The principles of lifelong learning form five distinct phases. Each phase has its own added value in the overall study process. Take a closer look at the different principles of lifelong learning.
1. Assume responsibility for your own learning
Awareness of learning gaps is only relevant if you assume responsibility for your own learning and are able to work on them systematically in a more or less ‘professional’ style. You need to understand your motivation, have an active attitude, be aware of automatisms, know and handle the challenges of multi-tasking and an environment with an abundance of information, and write your own learning reports.
2. Be active and intrapreneurial
The university creates all sorts of opportunities, provided you make an active effort. See it not only as a project for which you need a number of managerial (professional) skills, but also as one that requires a stimulating portfolio of intra-curricular activities to keep you motivated. Because you operate inside an organisation, the choice you make is an ‘intrapreneurial’ skill.
3. Dare to put yourself in the discomfort zone
The only way to go through the learning cycle is by making yourself acutely aware of your incompetencies. The angle of your learning paths is strongly influenced by your ability and willingness to actively bring yourself into this ‘discomfort zone’. Take risks and learn from mistakes made and the feedback received.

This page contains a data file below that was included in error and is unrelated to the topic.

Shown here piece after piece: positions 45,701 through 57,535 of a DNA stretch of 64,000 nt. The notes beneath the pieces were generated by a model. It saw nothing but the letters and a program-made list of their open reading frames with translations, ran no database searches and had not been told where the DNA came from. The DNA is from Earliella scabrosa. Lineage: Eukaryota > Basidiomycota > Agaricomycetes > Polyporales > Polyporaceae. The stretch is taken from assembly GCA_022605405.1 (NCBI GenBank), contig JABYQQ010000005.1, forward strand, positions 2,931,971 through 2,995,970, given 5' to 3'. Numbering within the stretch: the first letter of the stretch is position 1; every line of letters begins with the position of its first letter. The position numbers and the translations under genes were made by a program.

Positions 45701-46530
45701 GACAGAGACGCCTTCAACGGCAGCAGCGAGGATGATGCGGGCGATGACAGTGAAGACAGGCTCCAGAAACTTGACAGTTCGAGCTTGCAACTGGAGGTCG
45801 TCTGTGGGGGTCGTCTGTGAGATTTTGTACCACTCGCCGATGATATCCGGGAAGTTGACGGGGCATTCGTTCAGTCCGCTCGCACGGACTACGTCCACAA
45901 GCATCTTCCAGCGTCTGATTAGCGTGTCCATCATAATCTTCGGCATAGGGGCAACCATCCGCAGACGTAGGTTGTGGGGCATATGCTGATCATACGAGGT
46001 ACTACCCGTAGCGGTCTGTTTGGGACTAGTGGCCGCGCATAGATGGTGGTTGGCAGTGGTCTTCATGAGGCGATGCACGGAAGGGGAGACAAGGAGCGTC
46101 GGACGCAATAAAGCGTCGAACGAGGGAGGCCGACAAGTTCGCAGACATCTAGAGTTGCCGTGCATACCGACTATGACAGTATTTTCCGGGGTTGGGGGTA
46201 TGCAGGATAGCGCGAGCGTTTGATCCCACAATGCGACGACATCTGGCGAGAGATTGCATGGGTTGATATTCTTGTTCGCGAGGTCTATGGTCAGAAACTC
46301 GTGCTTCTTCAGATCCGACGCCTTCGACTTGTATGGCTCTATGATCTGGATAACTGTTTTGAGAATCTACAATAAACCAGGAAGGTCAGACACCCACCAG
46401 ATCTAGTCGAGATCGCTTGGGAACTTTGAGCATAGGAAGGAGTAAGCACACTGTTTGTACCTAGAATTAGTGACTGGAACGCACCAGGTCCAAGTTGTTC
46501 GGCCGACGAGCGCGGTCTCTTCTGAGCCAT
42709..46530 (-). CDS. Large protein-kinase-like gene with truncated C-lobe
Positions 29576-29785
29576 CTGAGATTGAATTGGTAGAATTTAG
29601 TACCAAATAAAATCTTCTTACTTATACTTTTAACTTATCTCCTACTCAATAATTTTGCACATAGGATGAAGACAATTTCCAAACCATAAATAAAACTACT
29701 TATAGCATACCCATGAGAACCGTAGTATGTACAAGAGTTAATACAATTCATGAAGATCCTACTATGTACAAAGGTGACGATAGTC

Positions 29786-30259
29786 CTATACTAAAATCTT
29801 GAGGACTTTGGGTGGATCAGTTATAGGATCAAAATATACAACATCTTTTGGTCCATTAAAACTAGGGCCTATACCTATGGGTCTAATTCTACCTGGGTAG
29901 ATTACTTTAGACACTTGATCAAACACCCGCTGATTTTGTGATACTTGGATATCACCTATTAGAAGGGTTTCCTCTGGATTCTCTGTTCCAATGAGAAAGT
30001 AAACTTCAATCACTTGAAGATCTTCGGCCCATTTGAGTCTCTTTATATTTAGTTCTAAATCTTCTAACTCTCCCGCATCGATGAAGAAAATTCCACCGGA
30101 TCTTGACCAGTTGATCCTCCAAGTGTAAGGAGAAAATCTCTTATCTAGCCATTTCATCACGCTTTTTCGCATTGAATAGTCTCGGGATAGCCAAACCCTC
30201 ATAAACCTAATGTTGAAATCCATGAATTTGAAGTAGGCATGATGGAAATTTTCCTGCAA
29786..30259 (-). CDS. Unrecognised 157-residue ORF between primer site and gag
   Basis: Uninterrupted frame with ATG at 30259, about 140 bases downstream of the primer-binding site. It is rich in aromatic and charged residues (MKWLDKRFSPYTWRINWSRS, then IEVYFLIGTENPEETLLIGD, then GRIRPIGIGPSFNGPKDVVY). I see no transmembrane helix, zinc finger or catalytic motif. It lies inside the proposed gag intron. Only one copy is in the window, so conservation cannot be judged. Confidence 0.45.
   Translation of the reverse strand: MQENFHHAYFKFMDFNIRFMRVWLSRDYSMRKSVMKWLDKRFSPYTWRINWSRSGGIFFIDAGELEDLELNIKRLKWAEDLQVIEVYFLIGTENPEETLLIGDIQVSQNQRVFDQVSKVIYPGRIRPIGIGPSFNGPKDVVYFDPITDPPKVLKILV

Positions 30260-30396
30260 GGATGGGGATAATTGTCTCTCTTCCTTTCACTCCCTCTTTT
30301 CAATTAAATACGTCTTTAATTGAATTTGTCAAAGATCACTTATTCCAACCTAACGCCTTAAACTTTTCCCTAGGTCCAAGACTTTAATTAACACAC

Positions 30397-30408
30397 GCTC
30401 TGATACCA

4. Create your own learning environment
Creating an own learning environment does not only make you less dependent on the quality of the institution at which you work or study, but it also boosts your learning cycle – even when the project you engage in, fails. Two activities in particular are relevant: create small study groups and engage in extracurricular activities.
5. Generate as much feedback as possible
It is impossible to learn without feedback. You have to learn how to give yourself feedback, what attitude you can best adopt when receiving feedback, and how you can best generate feedback from teachers, tutors and your own peers.
Skill Sheets Study and Self-management
The Skill Sheets on Study and Self-management address real-life, practical questions and problems that you may face in your academic/business career. Each Skill Sheet provides you with advice and guidance on a specific area, and gives you tips to improve your writing skills.